“I was never a star,” he admitted, “but I was happy to have a career, and I played for 13 years all over, so it was great.
“I learned so much from (longtime Jazz coach) Jerry Sloan. It was amazing. He was an amazing coach, absolutely. . . . John Stockton and Karl Malone, to learn the pick-and-roll from those guys, that benefited me for the rest of my career.”
He played for Olimpia Milano in 1995 and recalled, “I really enjoyed the time I spent in Milan. I was only there for half a season. They made one change the next season. They got rid of me and they brought in (four-time NBA All-Star guard) Rolando Blackman and they won the championship.
“So the one change they needed was to change me,” he added with a grin.
Palmer retired in 2003, playing his final season for Phantoms Braunschweig in Germany.
Two years later, Palmer, joined forces with German national team members to establish the union for the Bundesliga Basketball League.
It was a rocky road, a laborious process.
“We started with one team, collectively bargaining with one team,” he said, adding, “we had to negotiate with each team, and so we did that.
“It took two or three years. We had some protests. We were quite aggressive in the beginning. . . . We started aggressively pressuring the league to make changes, and it was a very strong reaction against us initially.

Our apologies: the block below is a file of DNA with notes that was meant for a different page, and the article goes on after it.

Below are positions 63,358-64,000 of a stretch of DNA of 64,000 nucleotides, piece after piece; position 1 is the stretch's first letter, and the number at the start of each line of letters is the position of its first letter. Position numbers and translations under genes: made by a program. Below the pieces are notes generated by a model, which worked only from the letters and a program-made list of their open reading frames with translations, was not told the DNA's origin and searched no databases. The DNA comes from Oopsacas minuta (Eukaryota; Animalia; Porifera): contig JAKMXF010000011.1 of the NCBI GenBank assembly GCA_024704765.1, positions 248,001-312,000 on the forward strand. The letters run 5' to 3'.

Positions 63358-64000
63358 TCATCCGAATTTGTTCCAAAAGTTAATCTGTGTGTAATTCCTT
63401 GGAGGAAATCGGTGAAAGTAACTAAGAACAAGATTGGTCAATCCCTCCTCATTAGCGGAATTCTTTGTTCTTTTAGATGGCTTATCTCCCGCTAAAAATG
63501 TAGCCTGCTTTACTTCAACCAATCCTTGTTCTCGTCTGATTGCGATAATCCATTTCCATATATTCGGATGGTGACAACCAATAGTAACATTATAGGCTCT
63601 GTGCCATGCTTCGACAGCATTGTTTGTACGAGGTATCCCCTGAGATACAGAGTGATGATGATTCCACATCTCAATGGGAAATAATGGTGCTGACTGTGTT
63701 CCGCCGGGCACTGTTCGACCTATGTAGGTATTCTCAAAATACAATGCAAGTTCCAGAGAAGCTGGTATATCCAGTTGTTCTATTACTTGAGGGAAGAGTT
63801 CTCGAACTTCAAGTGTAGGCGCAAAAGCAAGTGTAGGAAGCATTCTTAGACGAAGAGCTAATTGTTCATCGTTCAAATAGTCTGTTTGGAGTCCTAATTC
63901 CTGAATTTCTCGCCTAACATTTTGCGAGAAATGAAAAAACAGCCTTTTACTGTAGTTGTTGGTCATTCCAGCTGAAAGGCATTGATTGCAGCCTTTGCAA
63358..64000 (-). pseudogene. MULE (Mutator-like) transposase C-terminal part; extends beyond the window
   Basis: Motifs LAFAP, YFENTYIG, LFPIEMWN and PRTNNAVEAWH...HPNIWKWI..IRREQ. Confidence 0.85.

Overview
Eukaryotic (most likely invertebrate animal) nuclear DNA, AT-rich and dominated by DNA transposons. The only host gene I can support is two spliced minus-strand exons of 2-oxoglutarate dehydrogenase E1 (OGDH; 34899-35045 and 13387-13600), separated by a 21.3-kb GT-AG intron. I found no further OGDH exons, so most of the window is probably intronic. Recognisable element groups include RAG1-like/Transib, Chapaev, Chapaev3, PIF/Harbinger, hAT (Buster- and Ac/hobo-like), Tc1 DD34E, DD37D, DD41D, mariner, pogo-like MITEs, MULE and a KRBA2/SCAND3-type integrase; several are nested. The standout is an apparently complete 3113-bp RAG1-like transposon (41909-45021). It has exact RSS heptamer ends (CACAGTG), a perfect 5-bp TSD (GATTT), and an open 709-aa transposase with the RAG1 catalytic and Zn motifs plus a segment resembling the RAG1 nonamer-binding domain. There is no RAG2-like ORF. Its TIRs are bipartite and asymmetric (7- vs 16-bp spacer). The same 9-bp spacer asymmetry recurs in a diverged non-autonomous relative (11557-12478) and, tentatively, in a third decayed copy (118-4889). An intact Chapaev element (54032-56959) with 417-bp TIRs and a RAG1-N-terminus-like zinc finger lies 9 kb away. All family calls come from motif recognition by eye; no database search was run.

“But they undertook, over time, a series of changes and the league has really developed.”
Earlier this month, while meeting with JBPA members and NBL players Yusuke Okada, Keijuro “K.J.” Matsui and Taishi Ito, all of whom play for the Toyota Motors Alvark, Palmer repeated his message about the value of unions as an agent of positive change. Palmer declared the JBPA’s formation in 2013 “a starting point for Okada-san and all of the other (Japanese) players there.”
He also stated bluntly that if Japan’s leagues “want to progress, they need to have dialogue with their players.”
(The bj-league, Japan’s first pro basketball league when it began play in 2005, still doesn’t have an organized players association.)
Based on Japanese labor laws, the JBPA is classified as a general incorporated association, not a labor union, meaning membership doesn’t have rights to stage labor disputes.